Moving is believing!
For Canada’s Immigration Minister Sean Fraser, one particular childhood endures. It was the arrival of a Syrian immigrant to his rural town of Antigonish, Nova Scotia.
While most people in the town were sympathetic and welcomed the Syrian refugee, some held reservations. One xenophobe actually went to the Syrian to complain he had taken his job.
“That was the first person he hired” when the chocolate business he set up in the town started booming, Fraser recalled to reporters at the Collision 2023 technology conference that was held from June 26 to 29 at Toronto’s Enecare Center.
“We need to do a better job of recognizing that refugees who come to Canada come with a whole lot more than what they’re carrying with them. These are talented people.”
Canada to create a pathway for 400,000 H-1B visa holders in U.S.
Similar benefits have been realized by welcoming talented tech professionals from Ukraine and other jurisdictions facing conflict, Fraser said. Canada is also taking steps to attract more technology talents in the belief that companies will relocate to places they’re assured of the existence of a large pool of talent. One aspect of it is the plan, announced recently, to create a pathway for U.S. holders of the H1B visa working in the technology industry to move to Canada.
“There are approximately 400,000 H-1B visa holders in the United States, and we want to make sure that we create an opportunity for a number that we can more appropriately manage to test out this new idea,” Fraser said. “So we’re setting a cap on that new stream for H-1B visa holders at 10,000. And that program is going to launch officially on the 16th of July.”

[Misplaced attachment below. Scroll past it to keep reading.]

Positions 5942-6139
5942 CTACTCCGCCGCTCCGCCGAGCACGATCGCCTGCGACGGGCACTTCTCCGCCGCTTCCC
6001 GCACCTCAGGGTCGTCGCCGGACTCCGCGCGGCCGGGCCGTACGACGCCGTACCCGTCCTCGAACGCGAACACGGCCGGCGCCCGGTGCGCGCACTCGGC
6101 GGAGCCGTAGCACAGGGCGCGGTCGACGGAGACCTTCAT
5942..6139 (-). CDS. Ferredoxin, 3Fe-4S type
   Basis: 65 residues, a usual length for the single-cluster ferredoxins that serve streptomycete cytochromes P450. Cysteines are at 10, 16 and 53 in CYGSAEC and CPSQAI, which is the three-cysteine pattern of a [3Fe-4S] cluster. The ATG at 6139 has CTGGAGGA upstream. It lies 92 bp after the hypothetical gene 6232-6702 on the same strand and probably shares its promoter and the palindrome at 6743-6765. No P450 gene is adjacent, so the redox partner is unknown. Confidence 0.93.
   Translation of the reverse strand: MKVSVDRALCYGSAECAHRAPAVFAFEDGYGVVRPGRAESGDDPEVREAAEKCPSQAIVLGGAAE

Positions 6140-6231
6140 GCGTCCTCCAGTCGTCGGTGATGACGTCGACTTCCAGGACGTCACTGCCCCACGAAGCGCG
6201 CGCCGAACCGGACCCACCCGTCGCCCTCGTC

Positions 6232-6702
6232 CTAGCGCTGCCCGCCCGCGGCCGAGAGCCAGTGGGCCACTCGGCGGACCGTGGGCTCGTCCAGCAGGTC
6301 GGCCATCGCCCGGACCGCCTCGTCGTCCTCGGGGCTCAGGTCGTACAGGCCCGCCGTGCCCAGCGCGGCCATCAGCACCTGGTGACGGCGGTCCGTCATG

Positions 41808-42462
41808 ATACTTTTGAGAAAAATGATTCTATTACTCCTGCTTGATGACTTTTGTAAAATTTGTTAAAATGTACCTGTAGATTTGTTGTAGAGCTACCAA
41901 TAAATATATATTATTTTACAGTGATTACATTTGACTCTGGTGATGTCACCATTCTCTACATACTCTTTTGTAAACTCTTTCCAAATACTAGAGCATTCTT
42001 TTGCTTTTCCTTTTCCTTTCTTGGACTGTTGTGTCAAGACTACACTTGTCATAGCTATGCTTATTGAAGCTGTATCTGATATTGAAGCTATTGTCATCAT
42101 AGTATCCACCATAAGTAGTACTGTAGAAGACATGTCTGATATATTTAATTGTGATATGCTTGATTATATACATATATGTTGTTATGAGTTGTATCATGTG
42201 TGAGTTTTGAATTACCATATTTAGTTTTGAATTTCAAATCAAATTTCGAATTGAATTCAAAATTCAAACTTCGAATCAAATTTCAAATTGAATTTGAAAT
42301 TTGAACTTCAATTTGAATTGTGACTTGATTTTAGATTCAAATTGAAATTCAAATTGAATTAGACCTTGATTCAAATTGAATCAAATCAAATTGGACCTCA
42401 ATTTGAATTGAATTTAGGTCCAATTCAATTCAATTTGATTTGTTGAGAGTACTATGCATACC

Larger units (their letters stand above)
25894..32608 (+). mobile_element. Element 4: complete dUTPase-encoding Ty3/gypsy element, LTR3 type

Fraser insists that Canada can afford to take in even more people with anecdotes that illustrate the long term positive of impact immigration despite short-term misgivings.
While many developed countries have dithered about what to do with immigration, Canada has sought to remain clearheaded, articulating a vision of immigration as a means of replenishing its workforce and injecting new growth in its population.
Collision generates $188m for Toronto
Events like Collision act as a catalyst for Canadian business immigration, bringing along innovation and new ideas from diverse sources.
At this year’s event, there were exhibitors from, at least, 76 countries from across 30 industries, with more than 130 startups in attendance, said Paddy Cosgrave, the chief executive officer of Web Summit, the conference organizer.
Over the past three years of the event, Toronto has received economic benefits worth more than CAD188 million in hotel bills, taxis and dining, he said.
The impression conveyed by the government through its representative, Minister Fraser, is that Canada is aware of these benefits and will do more to further them.